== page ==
DUE to the lack of concrete evidence, sceptics tend to put down accounts of hauntings to the workings of an overactive imagination.
But what if one chose to look into these claims based on logical reasoning?
Welcome to the field of parapsychology, where so-called paranormal phenomena is investigated by using scientific methods.
While it is worth noting that these researchers are a far cry from the “ghost-hunters” seen on television, parapsychology has routinely come under criticism for being a pseudo-science.
A senior lecturer at the Koestler Parapsychology Unit (KPU) at the University of Edinburgh, Scotland, Dr Caroline Watt feels that her fellow scientists should not be so quick to judge.
“Parapsychologists are studying the subject and testing hypotheses in a carefully controlled and scientific manner,” she says in an e-mail interview.
“I think those who have bothered to take the time to read the research literature in parapsychology are pleasantly surprised to find that the methodology is quite sophisticated.”
However, she admits that one of the area’s weaknesses is that it lacks a well-established theory to help guide research questions.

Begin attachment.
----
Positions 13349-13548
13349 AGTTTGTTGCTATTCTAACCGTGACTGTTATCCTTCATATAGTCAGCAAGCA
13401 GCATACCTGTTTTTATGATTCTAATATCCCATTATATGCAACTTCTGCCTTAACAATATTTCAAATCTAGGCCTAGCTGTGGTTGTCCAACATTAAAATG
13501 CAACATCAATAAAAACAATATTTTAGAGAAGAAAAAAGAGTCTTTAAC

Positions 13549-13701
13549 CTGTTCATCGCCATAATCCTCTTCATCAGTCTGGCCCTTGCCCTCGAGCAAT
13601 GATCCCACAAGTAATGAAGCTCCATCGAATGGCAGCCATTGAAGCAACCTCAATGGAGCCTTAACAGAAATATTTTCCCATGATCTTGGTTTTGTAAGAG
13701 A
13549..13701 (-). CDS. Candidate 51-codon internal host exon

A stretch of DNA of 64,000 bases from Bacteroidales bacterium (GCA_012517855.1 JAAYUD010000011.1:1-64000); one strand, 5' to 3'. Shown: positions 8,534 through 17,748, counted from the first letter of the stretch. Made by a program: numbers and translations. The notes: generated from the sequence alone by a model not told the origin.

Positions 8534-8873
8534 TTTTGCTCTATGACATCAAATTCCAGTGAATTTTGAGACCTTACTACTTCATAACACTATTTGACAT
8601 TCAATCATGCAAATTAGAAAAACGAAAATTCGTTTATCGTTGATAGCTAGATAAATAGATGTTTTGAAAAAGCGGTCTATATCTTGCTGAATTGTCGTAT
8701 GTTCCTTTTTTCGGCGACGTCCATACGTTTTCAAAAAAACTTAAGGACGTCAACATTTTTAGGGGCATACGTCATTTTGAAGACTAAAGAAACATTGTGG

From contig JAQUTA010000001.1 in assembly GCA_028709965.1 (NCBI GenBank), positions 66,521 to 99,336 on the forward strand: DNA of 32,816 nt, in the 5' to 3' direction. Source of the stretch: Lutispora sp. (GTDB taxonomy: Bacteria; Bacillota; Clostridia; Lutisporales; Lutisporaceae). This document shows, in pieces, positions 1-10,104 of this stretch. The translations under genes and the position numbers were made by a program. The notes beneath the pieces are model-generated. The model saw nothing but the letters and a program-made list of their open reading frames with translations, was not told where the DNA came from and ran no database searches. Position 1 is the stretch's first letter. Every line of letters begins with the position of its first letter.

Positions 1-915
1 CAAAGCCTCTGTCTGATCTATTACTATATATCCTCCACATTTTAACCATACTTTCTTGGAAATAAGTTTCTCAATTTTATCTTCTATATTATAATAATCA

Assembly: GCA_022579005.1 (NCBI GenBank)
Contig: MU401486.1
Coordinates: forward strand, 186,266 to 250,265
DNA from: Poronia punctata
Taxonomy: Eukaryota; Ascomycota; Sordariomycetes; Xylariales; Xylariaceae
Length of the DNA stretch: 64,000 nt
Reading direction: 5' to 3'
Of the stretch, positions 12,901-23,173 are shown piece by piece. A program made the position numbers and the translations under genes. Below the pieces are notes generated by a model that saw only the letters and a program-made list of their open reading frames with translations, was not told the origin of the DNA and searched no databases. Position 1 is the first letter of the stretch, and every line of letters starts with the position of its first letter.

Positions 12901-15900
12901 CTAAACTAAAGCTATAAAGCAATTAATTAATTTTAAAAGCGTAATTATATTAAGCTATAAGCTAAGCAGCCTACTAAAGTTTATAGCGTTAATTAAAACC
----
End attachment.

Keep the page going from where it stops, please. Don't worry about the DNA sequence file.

“In that sense, then, I would say that parapsychology is a ‘proto-science’, still exploring basic questions and methods,” adds Dr Watt.
The KPU’s research areas include testing claims of psychic ability as well as the explanations of people’s paranormal beliefs; paranormal enthusiasts may want to take note that the unit even runs an online course on parapyschology.
One particularly interesting line of study is that of ghostly experiences at allegedly haunted locations, and Dr Watt explains that these may be caused by psychological and environmental factors.
“There is some evidence that electromagnetic activity and infrasound, both subtle physical signals, can cause people to feel uneasy,” she says.
“Also, I have found that physical features such as lighting levels and the size of a room can correlate with reports of ghostly experiences.” She adds that some individuals may be more susceptible to such environmental cues.
Despite the existence of more mundane interpretations of hauntings, why do people still turn to other-worldly explanations?
“Often, the plausible answers are not the most obvious to the person experiencing such phenomena,” says Dr Watt.
“Also, people may have a psychological need to believe. Even though the world is largely uncontrollable, superstitious behaviours and beliefs can be comforting to them.”